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Revista Facultad de Ingeniería Universidad de Antioquia

Print version ISSN 0120-6230

Rev.fac.ing.univ. Antioquia  no.75 Medellín Apr./June 2015

http://dx.doi.org/10.17533/udea.redin.n75a07 

ARTÍCULO ORIGINAL

 

DOI: 10.17533/udea.redin.n75a07

 

Parameter estimation method for induction machines using instantaneous voltage and current measurements

 

Método para la estimación paramétrica de máquinas de inducción utilizando medidas de tensiones y corrientes instantáneas

 

 

Johnny Wladimir Rengifo-Santana1*, Joseph Benzaquen-Suñe1, José Manuel Aller-Castro1,3, Alexander Alfredo Bueno-Montilla1, José Alex Restrepo-Zambrano2

1 Departamento de Conversión y Transporte de Energía, Universidad Simón Bolívar. Valle de Sartenejas, Municipio Baruta, Estado Miranda 1080. Apartado 8900. Caracas, Venezuela.

2 Departamento de Electrónica y Circuitos, Universidad Simón Bolívar. Valle de Sartenejas, Municipio Baruta, Estado Miranda 1080. Apartado 8900. Caracas, Venezuela.

3 Grupo de Investigación en Energías, Universidad Politécnica Salesiana. Calle Vieja 12-30 y Elia Luit. C.P. 010106. Cuenca, Ecuador.

* Corresponding author: Johnny Wladimir Rengifo Santana, e-mail: jwrengifo@usb.ve

 

 

(Received October 08, 2013; accepted March 26, 2015)

 

 


Abstract

This paper proposes an off-line method to determine the electrical parameters of an induction machine based on two instantaneous indicators (impedance and power). The method uses the induction machine start-up voltage and current measurements. Also, the proposed method employs a space vector dynamic model of the induction machine referred to the fixed stator reference frame. This model allows the representation of the instantaneous indicators in terms of the machine electrical parameters. An error function is defined using the indicators obtained from the measurements, versus the corresponding derived from the dynamic model of the machine. The estimated parameters are obtained by minimizing this error function by means of a constrained nonlinear optimization algorithm. The effectiveness of the proposed method was experimentally validated. The results from the model using the estimated parameters fit the experimental data sets with average error below 5%.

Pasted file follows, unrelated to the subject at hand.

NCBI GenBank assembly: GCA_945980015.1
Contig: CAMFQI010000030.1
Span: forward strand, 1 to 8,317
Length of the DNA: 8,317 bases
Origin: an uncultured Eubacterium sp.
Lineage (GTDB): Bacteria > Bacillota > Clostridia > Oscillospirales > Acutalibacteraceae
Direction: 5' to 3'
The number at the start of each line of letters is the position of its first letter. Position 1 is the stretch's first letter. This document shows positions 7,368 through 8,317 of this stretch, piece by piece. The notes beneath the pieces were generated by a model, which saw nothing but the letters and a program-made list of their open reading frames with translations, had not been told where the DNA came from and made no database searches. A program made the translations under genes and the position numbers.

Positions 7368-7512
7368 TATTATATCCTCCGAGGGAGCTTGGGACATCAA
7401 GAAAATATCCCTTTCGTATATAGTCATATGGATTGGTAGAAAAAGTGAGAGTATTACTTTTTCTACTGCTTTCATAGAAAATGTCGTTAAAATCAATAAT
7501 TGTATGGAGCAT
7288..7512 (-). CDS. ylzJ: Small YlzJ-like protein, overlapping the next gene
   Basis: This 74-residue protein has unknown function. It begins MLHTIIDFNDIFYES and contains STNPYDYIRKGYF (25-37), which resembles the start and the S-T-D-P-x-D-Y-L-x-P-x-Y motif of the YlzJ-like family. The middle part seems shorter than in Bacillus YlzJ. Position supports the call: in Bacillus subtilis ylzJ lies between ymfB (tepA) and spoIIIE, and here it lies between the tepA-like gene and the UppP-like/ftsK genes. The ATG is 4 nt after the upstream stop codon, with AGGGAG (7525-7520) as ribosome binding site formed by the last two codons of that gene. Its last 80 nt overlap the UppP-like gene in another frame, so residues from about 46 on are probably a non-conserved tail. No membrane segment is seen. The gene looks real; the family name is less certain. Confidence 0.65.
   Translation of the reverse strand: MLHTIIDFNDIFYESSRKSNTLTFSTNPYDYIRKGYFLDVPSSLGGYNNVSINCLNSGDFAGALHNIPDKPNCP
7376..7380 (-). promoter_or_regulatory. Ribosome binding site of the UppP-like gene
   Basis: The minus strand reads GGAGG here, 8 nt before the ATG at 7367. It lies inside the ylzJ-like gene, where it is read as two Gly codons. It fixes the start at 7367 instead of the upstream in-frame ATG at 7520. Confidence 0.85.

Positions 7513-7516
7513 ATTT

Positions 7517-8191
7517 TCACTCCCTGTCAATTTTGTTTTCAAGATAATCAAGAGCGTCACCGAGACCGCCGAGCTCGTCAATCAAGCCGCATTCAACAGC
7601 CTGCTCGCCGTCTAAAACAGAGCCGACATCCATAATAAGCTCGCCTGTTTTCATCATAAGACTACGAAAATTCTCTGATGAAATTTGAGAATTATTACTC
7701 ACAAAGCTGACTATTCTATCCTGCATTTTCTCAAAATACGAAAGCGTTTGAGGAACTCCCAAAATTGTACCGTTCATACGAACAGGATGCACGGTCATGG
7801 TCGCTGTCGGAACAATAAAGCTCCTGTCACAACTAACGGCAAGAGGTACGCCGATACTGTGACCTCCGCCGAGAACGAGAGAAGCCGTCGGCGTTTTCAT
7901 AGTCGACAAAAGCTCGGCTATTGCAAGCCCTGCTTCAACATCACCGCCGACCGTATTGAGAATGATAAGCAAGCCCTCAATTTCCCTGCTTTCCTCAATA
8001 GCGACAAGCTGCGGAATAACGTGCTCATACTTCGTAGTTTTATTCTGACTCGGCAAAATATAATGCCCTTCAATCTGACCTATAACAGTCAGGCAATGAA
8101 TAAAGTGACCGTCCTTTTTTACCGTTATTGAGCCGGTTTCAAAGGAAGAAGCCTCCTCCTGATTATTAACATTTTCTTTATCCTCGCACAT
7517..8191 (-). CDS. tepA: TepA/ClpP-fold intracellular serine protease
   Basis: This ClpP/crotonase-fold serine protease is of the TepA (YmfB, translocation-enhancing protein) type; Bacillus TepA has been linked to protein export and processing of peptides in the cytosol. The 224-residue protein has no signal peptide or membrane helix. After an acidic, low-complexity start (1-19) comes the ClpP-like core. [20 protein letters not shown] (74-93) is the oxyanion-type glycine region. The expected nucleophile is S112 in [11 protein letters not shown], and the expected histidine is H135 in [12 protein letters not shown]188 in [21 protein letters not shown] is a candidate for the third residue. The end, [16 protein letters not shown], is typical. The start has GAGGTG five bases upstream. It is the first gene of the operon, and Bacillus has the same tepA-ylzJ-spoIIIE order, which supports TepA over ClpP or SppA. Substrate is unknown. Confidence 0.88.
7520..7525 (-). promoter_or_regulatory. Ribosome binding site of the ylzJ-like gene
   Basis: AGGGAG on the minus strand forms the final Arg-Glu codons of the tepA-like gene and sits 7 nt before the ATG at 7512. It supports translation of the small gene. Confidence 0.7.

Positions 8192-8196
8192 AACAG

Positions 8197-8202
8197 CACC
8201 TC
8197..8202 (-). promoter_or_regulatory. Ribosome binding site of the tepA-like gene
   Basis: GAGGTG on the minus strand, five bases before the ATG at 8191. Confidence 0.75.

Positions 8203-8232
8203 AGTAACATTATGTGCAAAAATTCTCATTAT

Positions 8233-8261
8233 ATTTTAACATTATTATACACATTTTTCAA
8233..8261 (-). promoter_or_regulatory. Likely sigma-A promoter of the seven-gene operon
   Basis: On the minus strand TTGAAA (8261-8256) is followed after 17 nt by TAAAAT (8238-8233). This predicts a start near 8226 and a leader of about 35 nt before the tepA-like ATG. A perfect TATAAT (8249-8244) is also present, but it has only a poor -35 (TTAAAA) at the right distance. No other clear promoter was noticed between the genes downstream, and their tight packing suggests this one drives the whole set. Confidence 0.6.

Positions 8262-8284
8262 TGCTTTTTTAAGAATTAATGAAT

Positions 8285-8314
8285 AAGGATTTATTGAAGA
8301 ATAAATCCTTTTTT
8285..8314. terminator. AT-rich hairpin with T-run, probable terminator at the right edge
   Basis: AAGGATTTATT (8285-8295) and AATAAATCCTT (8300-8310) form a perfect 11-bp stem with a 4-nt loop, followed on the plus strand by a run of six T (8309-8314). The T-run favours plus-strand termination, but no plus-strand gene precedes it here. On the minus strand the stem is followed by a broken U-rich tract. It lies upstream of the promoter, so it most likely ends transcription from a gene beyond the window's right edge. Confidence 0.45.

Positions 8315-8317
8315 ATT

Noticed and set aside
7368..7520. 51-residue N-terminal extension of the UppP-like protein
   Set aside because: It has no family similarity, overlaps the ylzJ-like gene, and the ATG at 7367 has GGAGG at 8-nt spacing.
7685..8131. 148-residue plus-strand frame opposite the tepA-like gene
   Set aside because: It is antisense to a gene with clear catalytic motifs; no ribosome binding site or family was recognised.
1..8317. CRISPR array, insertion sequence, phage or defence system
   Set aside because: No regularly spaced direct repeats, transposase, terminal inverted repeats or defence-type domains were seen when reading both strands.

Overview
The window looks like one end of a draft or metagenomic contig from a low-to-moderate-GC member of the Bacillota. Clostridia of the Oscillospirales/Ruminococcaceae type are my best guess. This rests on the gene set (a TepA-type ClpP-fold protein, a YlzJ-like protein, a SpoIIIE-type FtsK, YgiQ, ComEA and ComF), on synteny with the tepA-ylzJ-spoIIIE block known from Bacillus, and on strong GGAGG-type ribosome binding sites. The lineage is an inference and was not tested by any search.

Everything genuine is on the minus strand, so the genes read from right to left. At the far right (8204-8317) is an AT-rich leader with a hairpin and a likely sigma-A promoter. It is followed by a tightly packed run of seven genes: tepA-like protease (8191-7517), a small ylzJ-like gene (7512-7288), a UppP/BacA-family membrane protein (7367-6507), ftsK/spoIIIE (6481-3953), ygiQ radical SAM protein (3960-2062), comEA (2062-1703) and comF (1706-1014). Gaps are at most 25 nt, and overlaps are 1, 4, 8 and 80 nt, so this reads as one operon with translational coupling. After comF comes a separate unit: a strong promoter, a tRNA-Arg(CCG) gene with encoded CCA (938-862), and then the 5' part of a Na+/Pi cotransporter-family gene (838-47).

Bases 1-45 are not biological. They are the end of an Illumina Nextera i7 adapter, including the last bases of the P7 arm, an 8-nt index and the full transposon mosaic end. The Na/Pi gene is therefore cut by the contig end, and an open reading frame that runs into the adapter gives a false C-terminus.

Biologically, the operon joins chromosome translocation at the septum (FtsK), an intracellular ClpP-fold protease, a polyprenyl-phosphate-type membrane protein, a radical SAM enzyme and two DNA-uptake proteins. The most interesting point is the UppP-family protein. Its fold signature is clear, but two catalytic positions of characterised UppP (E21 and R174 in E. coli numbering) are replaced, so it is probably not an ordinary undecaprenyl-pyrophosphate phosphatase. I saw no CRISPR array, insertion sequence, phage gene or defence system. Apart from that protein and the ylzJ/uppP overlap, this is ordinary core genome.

Keywords: induction machines, parameter estimation, rotating machine transient, nonlinear estimation


Resumen

En este trabajo se propone un método fuera de línea para determinar los parámetros eléctricos de una máquina de inducción basados en dos indicadores instantáneos (impedancia y potencia). El método utiliza las medidas de tensión y corriente durante el arranque de una máquina de inducción. El método propuesto emplea un modelo vectorial dinámico referido al sistema de coordenadas del estator. Este modelo permite la representación de los indicadores instantáneos en términos de los parámetros eléctricos de la máquina. Se construye una función de costo utilizando los indicadores obtenidos a partir de las medidas de tensión y corriente, versus los correspondientes indicadores calculados a partir del modelo dinámico. Los parámetros estimados se obtienen mediante la minimización de la función de costo, utilizando un algoritmo de optimización no lineal con restricciones. La eficacia del método propuesto fue validada experimentalmente.

Palabras clave: máquinas de inducción, estimación de parámetros, transitorios de máquinas rotativas, estimación no lineal


Introduction

Induction machines are widely used in industrial applications mainly for their ruggedness, reliability, low cost and maintenance. The parameter estimation for high power induction machines (rated power ≥200kW) is useful in different applications, e.g.: energy efficiency evaluation, start-up's time and current estimation, protective device coordination analysis, steady state and transient studies in the power systems.

The simplest method for parameter estimation is the classical no-load and locked-rotor tests of an induction motor [1]. An improvement over this is to use the manufacturer's data to determine the National Electrical Manufacturers Association (NEMA) design induction motor parameters [2].

On the other hand, using the linear equivalent circuit of the electromechanical converter in balanced, sinusoidal and steady state operation, an impedance function can be defined. This input impedance is a function of the equivalent circuit parameters, the electric frequency and the slip. Applying the same simplifying hypothesis used in the estimation of the transformer model parameters, an analogous method can be used for induction machines. The transformer based parameter estimation method gives an initial, close and feasible solution.

A second approach is using an error function that takes the squared mismatch between the measured impedance and the one obtained from the machine model. This error function uses the values in at least three independent operating points (i.e. no-load, locked-rotor, and any other operating slip). The absolute minimization of this error function results in better parameter estimation for this set of operating points. In order to acquire a physically feasible set of parameters, it is necessary to solve the optimization problem with box type constrains. The parameters restrictions upper and lower bounds are set using a common range in per unit.

There is a nonlinear relation between the machine parameters and the electrical frequency, described by the input impedance. The instantaneous time response has a linear relation between parameters and state variables when assuming a constant or quasi-constant rotor speed. [3-6] proposed a real time estimation of the parameters using linear regression based on the second and third time derivatives of the stator currents and second time derivatives of the stator voltage. This identification method uses the quasi-stationary induction machine equations and considers the core saturation.